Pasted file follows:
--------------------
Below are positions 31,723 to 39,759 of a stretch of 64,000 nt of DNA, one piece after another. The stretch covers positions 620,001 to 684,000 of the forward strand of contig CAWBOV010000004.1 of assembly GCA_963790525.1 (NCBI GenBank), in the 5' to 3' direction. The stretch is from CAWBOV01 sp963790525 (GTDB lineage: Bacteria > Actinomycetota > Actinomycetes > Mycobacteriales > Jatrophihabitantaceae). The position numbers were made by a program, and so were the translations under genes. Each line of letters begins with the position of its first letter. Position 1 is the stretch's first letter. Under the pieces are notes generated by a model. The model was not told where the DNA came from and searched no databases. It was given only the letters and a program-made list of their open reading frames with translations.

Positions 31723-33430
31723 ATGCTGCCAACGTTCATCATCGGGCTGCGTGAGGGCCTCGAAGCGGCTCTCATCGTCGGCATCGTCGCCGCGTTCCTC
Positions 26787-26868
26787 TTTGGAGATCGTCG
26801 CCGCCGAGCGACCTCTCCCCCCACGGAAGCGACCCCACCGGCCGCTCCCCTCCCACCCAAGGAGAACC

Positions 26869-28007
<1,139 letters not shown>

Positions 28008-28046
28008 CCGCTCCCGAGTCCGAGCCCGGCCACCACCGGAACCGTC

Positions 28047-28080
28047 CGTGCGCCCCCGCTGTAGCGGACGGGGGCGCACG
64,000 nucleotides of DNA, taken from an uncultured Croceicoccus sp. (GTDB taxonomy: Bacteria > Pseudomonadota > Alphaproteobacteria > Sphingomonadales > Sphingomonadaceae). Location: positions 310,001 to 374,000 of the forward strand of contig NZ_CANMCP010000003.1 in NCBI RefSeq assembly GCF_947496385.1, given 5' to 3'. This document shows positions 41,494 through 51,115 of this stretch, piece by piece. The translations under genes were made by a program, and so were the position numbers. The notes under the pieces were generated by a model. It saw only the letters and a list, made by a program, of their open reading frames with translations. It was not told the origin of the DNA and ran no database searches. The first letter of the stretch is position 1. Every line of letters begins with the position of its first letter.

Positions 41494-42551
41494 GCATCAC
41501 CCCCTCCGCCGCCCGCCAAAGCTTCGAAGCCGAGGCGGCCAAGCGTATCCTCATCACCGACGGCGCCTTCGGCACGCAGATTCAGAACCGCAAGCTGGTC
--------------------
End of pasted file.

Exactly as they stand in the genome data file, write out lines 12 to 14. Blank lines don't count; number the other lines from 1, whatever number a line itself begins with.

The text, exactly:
28047 CGTGCGCCCCCGCTGTAGCGGACGGGGGCGCACG
64,000 nucleotides of DNA, taken from an uncultured Croceicoccus sp. (GTDB taxonomy: Bacteria > Pseudomonadota > Alphaproteobacteria > Sphingomonadales > Sphingomonadaceae). Location: positions 310,001 to 374,000 of the forward strand of contig NZ_CANMCP010000003.1 in NCBI RefSeq assembly GCF_947496385.1, given 5' to 3'. This document shows positions 41,494 through 51,115 of this stretch, piece by piece. The translations under genes were made by a program, and so were the position numbers. The notes under the pieces were generated by a model. It saw only the letters and a list, made by a program, of their open reading frames with translations. It was not told the origin of the DNA and ran no database searches. The first letter of the stretch is position 1. Every line of letters begins with the position of its first letter.

Positions 41494-42551